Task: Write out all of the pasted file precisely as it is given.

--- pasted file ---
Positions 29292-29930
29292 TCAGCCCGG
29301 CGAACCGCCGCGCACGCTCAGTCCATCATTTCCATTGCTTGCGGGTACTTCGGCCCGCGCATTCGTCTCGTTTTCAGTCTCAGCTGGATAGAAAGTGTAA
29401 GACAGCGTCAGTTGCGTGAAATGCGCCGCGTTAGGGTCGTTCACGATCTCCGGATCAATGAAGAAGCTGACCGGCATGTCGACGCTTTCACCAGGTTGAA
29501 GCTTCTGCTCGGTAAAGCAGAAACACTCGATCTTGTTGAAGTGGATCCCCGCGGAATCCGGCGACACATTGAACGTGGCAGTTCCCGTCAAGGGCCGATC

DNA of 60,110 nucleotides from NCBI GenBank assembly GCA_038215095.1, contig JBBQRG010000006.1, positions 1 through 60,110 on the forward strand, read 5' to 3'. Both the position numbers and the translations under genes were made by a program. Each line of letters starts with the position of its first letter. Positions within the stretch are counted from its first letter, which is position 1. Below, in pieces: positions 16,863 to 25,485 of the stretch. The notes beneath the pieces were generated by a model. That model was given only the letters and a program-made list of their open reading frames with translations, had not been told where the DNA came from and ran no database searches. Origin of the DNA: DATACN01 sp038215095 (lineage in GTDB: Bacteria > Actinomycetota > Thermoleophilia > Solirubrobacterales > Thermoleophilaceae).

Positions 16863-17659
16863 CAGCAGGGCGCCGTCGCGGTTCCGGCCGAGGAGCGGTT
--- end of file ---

Positions 29292-29930
29292 TCAGCCCGG
29301 CGAACCGCCGCGCACGCTCAGTCCATCATTTCCATTGCTTGCGGGTACTTCGGCCCGCGCATTCGTCTCGTTTTCAGTCTCAGCTGGATAGAAAGTGTAA
29401 GACAGCGTCAGTTGCGTGAAATGCGCCGCGTTAGGGTCGTTCACGATCTCCGGATCAATGAAGAAGCTGACCGGCATGTCGACGCTTTCACCAGGTTGAA
29501 GCTTCTGCTCGGTAAAGCAGAAACACTCGATCTTGTTGAAGTGGATCCCCGCGGAATCCGGCGACACATTGAACGTGGCAGTTCCCGTCAAGGGCCGATC

DNA of 60,110 nucleotides from NCBI GenBank assembly GCA_038215095.1, contig JBBQRG010000006.1, positions 1 through 60,110 on the forward strand, read 5' to 3'. Both the position numbers and the translations under genes were made by a program. Each line of letters starts with the position of its first letter. Positions within the stretch are counted from its first letter, which is position 1. Below, in pieces: positions 16,863 to 25,485 of the stretch. The notes beneath the pieces were generated by a model. That model was given only the letters and a program-made list of their open reading frames with translations, had not been told where the DNA came from and ran no database searches. Origin of the DNA: DATACN01 sp038215095 (lineage in GTDB: Bacteria > Actinomycetota > Thermoleophilia > Solirubrobacterales > Thermoleophilaceae).

Positions 16863-17659
16863 CAGCAGGGCGCCGTCGCGGTTCCGGCCGAGGAGCGGTT